David Marples: the Nation Built on the World War II Myth
Published: 14 June 2012
Professor David Marples the University of Alberta who was banned in April from travelling to Belarus is finishing his new book on historical memory and World War II in Belarus.
At an Anglo-Belarusian Society event in London last week, he was speaking about the "military" mentality of the Belarusian society, the nation-building process in Belarus, and the West's policy against Lukashenka’s regime, including sanctions and the ice hockey championship.
The Canadian historian and political scholar has long been known as one of the best Western experts on Belarus and already published several books including the most recent "The Lukashenka Phenomenon: Elections, Propaganda, and the Foundations of Political Authority in Belarus" (2007). Last year, he became the president of the North American Association of Belarusian Studies.
"First time I visited Belarus in 1992, and since then I travelled to the country every year," says Marples. However, this April the researcher was denied a Belarusian visa. "That was the first time I applied to the Belarus consulate in Canada, but not in the US. The explanation he received from the embassy was very brief: "You have been denied entry to the Republic of Belarus. Best wishes, Igor."
Marples apparently ended up on the black list of foreigners who were denied entry to Belarus
Marples ended up on the black list of foreign politicians, public figures, human rights activists and scientists who were denied entry to Belarus. In contrast to the official list of Belarusian officials who are banned to travel the EU countries, Lukashenka’s regime imposes restrictions quietly and secretly. Marples himself assumes that officials of the embassy were just afraid to issue a visa the man who could cause some problems in the current political relations between Minsk and the West.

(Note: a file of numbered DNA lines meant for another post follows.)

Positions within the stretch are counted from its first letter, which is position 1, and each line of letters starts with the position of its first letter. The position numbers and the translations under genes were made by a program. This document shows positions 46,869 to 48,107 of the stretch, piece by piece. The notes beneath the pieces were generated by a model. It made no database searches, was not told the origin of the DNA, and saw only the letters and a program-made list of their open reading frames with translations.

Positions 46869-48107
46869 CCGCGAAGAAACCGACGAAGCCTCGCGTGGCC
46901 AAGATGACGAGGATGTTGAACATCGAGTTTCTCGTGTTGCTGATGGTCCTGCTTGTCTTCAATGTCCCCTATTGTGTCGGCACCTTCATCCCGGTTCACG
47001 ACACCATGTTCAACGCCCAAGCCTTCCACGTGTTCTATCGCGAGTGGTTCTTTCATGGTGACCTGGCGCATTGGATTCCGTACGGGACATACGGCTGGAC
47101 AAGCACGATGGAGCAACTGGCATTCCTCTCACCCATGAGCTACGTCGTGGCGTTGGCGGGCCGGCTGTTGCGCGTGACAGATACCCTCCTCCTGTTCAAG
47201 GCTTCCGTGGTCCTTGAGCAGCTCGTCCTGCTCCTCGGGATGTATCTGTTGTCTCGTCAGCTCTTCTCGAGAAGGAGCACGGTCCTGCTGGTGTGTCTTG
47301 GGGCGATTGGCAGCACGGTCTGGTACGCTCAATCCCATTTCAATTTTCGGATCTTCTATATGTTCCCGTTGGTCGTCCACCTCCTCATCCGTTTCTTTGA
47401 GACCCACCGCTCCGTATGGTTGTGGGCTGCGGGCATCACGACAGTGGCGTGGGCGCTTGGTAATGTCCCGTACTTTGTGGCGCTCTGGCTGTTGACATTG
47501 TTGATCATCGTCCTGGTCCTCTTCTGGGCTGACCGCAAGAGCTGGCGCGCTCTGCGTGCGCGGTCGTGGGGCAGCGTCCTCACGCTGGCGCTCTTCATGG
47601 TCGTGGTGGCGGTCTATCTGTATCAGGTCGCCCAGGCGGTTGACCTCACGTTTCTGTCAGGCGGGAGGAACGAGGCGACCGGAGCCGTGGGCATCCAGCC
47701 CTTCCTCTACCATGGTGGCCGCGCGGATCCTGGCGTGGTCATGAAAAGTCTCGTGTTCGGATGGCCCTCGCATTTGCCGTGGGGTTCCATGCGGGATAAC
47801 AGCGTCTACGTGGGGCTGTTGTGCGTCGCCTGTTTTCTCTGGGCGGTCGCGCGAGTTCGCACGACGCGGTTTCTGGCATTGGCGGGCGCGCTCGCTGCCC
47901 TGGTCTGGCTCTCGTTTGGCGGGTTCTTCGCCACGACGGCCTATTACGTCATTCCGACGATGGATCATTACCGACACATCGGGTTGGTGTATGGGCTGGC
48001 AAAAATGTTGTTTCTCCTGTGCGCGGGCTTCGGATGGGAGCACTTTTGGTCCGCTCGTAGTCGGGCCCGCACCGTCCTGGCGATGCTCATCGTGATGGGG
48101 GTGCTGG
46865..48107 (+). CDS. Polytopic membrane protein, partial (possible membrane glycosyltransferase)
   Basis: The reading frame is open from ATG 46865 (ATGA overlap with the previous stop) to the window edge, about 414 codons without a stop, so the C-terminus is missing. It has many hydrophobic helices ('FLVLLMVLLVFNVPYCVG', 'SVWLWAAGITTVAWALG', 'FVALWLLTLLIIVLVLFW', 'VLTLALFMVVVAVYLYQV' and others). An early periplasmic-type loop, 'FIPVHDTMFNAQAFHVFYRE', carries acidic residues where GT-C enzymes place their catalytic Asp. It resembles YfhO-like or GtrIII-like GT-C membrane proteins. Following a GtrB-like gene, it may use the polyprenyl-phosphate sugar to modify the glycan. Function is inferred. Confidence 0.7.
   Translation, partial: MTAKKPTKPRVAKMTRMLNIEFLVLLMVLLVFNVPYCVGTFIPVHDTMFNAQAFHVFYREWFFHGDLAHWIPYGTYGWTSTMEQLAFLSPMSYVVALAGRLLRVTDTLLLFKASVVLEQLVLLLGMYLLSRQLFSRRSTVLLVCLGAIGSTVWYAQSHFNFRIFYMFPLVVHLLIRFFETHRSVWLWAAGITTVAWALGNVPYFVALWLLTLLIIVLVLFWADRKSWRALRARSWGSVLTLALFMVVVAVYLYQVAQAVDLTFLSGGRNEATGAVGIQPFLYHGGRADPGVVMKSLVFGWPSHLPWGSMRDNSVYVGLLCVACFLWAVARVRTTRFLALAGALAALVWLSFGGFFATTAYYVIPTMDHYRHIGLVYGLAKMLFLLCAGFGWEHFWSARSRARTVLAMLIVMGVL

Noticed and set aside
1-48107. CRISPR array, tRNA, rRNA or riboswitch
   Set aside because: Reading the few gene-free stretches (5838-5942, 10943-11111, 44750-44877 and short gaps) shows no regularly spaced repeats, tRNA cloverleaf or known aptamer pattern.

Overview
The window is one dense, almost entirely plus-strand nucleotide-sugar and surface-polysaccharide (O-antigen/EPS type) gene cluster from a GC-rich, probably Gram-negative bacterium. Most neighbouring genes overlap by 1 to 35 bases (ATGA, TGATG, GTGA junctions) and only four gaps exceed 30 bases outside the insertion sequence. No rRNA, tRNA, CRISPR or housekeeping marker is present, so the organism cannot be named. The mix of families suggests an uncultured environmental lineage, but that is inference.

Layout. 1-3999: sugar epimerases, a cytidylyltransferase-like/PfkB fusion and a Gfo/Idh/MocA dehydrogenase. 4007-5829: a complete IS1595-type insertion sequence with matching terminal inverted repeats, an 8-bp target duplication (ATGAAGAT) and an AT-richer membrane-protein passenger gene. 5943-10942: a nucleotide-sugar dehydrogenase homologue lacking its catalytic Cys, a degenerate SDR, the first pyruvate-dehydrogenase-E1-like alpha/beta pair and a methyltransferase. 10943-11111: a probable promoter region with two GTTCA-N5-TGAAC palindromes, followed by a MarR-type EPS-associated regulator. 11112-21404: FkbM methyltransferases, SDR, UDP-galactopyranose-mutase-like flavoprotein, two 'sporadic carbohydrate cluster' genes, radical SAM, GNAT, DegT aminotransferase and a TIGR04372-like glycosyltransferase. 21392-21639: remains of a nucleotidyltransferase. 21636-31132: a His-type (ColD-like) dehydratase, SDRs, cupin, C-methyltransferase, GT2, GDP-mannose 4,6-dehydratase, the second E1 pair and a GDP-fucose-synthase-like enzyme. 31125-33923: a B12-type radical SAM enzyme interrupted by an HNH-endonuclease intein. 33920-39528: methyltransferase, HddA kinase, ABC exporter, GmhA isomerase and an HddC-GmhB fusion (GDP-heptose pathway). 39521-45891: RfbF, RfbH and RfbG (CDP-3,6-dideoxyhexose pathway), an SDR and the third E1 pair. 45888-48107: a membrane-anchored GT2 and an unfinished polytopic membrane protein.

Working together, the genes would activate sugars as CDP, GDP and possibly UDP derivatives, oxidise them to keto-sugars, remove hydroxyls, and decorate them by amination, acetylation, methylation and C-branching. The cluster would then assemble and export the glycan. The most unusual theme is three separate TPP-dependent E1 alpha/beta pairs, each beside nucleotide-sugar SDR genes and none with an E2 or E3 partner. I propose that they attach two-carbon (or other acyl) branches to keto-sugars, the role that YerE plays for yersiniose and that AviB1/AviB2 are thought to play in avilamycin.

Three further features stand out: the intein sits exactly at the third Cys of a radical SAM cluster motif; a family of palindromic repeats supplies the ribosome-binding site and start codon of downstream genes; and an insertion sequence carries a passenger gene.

For the last three years, Marples has been studying historical memory and World War II in Belarus. In other words, the historian examines how the state’s control over historical memory in Belarus affects formation of the Belarusian nation.
While collecting the data for his book, Marples travelled across Belarus extensively, met a wide range of people, and studied Belarusian sources. From the catalogues of the National Library of Belarus, he learned that as many as 1,500 book titles on WWII were published in Belarus between the years of 2005 and 2010. "It is a huge figure," says the researcher.
He highlights that an anti-Soviet sentiment is gaining strength in both Baltic States, and Ukraine (especially the Western part). Crimes of the Soviet regime have become exposed, and those who stood against the Communists are glorified as national heroes. Belarus demonstrates a totally different trend. "The Great Patriotic War" is the defining element of historical memory and the basis for the formation of modern collective identity in Belarus," Marples points out.
the regime is seeking to fulfil nation-building process on the basis of political rather than ethnic principles
According to the researcher, Lukashenka is trying to build the nation around the thesis of the Great Victory over the Nazis gave Belarusians freedom and independence. Moreover, the regime is seeking to fulfil nation-building process on the basis of political rather than ethnic principles.
The historical experience of the "first Belarusian state" the Grand Duchy of Litva (Lithuania) along with national values such as the Belarusian language are defiantly ignored. On the other hand, Lukashenka’s ideologists attempt to rehabilitate Joseph Stalin and to level crimes of the Soviet regime which damaged Belarus more than any other Soviet republic.
Marples emphasises that even the current rulers of Russia have condemned Stalin's repression and paid tribute to the victims. Lukashenka has not done anything like that for 18 years of his reign. On the contrary, Belarus authorities use the tragic events of 1941-1944 (according to different calculations, Belarus lost from one third to one forth of its population due to WWII) to replace the monstrous crimes of the totalitarian system in the public memory.